We need your help now

Support from readers like you keeps The Journal open.

You are visiting us because we have something you value. Independent, unbiased news that tells the truth. Advertising revenue goes some way to support our mission, but this year it has not been enough.

If you've seen value in our reporting, please contribute what you can, so we can continue to produce accurate and meaningful journalism. For everyone who needs it.


Money Diaries A financial advisor on €55K living in Dublin

This week, our reader feels lucky to be able to live rent-free with her grandmother while saving to buy a home.

WELCOME TO HOW I Spend My Money, a series on The Journal that looks at how people in Ireland really handle their finances.

We’re asking readers to keep a record of how much they earn, what they save if anything, and what they’re spending their money on over the course of one week.

Are you a spender, a saver or a splurger? We’re looking for readers who will keep a money diary for a week. If you’re interested send a mail to We would love to hear from you.

Each money diary is submitted by readers just like you. When reading and commenting, bear in mind that their situation will not be relatable for everyone, it is simply an account of a week in their shoes, so let’s be kind.

Last time around, we heard from a marketing and advertising executive on €60K living in Leinster. This week, a 26-year-old financial advisor on €55K living with her grandmother in Dublin. 


I’m a 26-year-old financial advisor living in Dublin. I live with my grandmother and am very lucky to be able to live with her as my parents aren’t in Dublin and I’m very aware of how expensive and difficult it is to buy or rent anywhere here these days. I’m currently saving to buy a house (hopefully next year!) so most of my savings are focused on this as I would like to buy in the Dublin area.

I save €1,000 minimum into the bank each month and this is my non-negotiable. On a bonus month or a month where there’s nothing major on, I try to put another €500-€1,000 in if possible (rarely succeed with this). I also have a joint Revolut savings vault with my boyfriend where we’re doing a set savings challenge to save €5,000 over the course of a year. I saw it online and it was supposed to be a one-person challenge, so we decided to split this between us and have this money parked away for stamp duty, legal fees, etc. when we’re buying a house. Every week’s payment is a different amount for this.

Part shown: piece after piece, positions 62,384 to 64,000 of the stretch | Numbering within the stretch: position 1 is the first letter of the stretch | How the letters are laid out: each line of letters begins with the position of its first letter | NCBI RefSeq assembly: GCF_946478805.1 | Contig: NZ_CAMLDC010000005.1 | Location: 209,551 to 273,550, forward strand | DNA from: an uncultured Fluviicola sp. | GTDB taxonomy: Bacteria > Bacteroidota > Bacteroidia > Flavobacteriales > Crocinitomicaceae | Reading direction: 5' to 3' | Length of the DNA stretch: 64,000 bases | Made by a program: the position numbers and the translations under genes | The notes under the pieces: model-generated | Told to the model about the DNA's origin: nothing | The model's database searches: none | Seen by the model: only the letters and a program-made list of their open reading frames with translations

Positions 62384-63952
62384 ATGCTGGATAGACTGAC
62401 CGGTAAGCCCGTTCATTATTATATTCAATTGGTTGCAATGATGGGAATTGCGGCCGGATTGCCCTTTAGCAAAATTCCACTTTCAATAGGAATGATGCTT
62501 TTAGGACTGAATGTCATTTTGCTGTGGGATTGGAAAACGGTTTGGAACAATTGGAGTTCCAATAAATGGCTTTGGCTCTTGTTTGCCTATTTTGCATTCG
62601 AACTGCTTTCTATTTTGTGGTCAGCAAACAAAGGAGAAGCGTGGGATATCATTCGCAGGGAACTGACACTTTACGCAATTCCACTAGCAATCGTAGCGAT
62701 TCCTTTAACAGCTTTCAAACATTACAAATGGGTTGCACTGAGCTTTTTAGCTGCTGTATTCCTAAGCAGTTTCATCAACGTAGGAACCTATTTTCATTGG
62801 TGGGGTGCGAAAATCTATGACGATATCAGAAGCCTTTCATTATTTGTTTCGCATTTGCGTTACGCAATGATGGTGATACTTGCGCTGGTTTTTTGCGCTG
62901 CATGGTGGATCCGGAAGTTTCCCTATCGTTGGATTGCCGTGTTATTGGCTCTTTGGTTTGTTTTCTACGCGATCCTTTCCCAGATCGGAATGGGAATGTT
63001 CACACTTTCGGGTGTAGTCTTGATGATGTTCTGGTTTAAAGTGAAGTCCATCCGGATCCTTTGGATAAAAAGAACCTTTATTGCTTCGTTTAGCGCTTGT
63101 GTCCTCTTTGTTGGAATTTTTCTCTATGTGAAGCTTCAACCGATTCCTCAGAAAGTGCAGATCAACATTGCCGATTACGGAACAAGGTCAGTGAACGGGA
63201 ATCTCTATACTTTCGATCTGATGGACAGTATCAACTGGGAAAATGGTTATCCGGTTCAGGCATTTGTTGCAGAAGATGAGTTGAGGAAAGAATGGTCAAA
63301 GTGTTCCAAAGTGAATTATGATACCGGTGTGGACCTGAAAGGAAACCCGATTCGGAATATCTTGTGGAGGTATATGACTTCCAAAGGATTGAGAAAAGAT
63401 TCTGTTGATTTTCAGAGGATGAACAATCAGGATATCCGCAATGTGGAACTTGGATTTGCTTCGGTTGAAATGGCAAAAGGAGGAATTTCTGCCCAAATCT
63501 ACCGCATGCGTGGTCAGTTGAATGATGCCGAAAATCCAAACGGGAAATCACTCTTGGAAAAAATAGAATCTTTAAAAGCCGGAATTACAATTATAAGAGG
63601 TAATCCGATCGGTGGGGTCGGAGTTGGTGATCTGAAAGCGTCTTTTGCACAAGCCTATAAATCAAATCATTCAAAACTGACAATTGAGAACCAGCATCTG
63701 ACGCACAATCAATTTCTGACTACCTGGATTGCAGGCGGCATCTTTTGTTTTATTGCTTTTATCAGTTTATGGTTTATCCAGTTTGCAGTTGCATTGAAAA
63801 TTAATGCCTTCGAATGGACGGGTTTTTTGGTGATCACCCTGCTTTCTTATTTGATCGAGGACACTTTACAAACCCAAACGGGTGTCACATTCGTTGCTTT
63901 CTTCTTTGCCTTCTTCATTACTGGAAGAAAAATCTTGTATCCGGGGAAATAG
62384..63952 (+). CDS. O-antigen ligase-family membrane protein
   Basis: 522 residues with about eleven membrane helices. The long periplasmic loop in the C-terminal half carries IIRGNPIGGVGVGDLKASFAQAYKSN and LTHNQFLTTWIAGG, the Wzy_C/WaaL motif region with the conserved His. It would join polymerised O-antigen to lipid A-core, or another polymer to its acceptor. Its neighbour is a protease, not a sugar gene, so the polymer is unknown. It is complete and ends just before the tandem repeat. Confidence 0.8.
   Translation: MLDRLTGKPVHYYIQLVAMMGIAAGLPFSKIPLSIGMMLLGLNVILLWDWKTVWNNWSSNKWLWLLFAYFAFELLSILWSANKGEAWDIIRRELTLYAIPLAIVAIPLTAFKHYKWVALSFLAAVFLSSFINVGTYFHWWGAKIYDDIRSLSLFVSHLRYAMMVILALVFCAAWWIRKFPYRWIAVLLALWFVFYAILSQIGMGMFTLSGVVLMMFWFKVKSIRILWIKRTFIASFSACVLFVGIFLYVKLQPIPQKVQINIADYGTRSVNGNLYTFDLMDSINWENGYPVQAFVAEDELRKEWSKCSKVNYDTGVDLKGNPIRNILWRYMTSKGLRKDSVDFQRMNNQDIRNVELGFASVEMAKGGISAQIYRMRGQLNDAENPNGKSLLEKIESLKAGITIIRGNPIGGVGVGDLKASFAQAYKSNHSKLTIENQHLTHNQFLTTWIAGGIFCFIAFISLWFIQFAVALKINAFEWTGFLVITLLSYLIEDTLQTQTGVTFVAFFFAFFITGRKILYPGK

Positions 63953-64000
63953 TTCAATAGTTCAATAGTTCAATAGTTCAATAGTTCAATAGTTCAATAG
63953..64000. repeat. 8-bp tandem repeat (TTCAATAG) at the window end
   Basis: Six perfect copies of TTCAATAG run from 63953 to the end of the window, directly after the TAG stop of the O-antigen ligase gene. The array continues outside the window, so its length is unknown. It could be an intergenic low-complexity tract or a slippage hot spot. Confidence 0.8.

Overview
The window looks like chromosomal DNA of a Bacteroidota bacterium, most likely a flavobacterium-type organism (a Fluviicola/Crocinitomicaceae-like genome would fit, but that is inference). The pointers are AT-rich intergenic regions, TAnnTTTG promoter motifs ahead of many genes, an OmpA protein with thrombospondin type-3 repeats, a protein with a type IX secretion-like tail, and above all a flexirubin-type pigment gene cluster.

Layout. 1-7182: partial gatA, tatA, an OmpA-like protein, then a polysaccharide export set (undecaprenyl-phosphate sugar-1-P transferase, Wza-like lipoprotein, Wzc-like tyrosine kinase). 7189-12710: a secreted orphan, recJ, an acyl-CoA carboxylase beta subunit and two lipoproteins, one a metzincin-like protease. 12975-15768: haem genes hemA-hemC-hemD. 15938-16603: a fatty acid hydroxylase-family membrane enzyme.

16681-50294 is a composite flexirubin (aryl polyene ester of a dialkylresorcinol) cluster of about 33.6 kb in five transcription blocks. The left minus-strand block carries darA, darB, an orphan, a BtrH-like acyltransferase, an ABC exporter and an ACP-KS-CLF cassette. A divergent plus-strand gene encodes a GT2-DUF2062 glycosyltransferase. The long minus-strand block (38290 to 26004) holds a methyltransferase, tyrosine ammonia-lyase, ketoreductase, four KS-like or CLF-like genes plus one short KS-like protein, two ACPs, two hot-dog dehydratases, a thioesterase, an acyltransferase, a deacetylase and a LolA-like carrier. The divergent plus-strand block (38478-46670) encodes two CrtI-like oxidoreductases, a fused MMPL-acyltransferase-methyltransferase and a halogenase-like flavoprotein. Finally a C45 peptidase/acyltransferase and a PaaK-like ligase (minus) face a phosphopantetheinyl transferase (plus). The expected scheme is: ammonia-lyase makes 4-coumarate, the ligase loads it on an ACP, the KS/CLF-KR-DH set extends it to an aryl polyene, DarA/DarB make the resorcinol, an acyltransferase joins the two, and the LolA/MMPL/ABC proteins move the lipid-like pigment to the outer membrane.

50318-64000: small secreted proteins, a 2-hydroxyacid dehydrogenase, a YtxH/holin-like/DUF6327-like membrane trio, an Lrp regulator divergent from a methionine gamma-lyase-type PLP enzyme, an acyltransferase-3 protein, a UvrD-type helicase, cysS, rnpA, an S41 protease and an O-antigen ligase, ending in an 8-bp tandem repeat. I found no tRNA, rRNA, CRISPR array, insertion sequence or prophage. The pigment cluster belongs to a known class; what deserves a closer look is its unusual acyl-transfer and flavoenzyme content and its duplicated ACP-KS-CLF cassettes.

I have 15% of my salary going into my pension (5% from employer and 10% from me), and €20 per month into the Credit Union account. I do this purely to keep the direct debit active and plan to increase this to a decent amount after buying a house as I don’t use my Credit Union account enough and they’re very good to deal with. But for now, I’d prefer to have most of my savings into one main account for simplicity.

In my spare time, I could be doing anything really. I go to the gym a lot but I also love trying new activities and places. I have a busy life outside of work and do various volunteer projects in my spare time too. I’m also doing exams for my job, so I need to factor in studying around work hours too.

My job is hybrid, so I do a mix of two/three days in the office and from home each week. I have a car but not my full licence yet as I’m still on the waiting list for a driving test. I’m a bad driver but I’m forcing myself to learn because it makes life easier. I pay everything for the car but rarely use it unless just out practising the odd time, so I feel like this is a waste of money. I’ve been on the driving test wait list for 11 months now and if I knew this when I applied for a test, I doubt I’d have bothered to get a car until closer to my test time.

Occupation: Financial advisor

Age: 26

Location: Dublin

Salary: €55,000

Monthly pay (net): It varies each month, could be anything from €3,500 to €6,000 depending on the month. Average it out to €3,750.

One-off yearly expenses

Car insurance: €1,500 due in March (pay this as a one-off)

Car tax: €280 in April

Resident parking permit: €85 due in March

Monthly expenses

Car loan repayments: €230

Petrol and Leap card average: €80

Phone bill: €75

Two gym memberships (boxing club and normal gym): €150 for both

Spotify: €10

Netflix for every house in the family until we’re caught: €21 (bargain)

Zoom: €20

Psychotherapy course (until August): €208

Future holiday instalments (until August): €200

Groceries/food: €250 (not just me, it’s for the household too)

Salary protection: €74

Life cover: Covered by my employer

Total monthly expenses: €1,318



8.00 am: I had great plans to wake up earlier today and start the week right, but I decided an extra hour in bed would be useful for me today. I get up and put a wash on, listen to a crime podcast in the background while I make a fried egg on toast and a coffee. A slow morning but I know this will pick up soon.

9.00 am: I work until lunchtime. Nothing exciting today, just usual client meetings and calls. I enjoy starting my week chatting with people and the clients I had today were lovely, so this always puts me in good form for the day. A friend texts me for a loan of a fiver so I Revolut her €10. I’m not going to make her pay this back obviously and am insulted that she thinks I wouldn’t just give her a fiver if stuck.

1.00 pm: Lunch time. I log off and find that my mother is here visiting so I have lunch (already cooked, happy days) with her and my grandmother and we chat for a while. I log back onto work until 5pm and then go back to relaxing with the family for a while longer.

7.00 pm: I hit the boxing club and have a great session. I didn’t get battered today either so another win. I’m wrecked after this though and return home to stick another episode of my crime podcast on (it’s a multi-part series).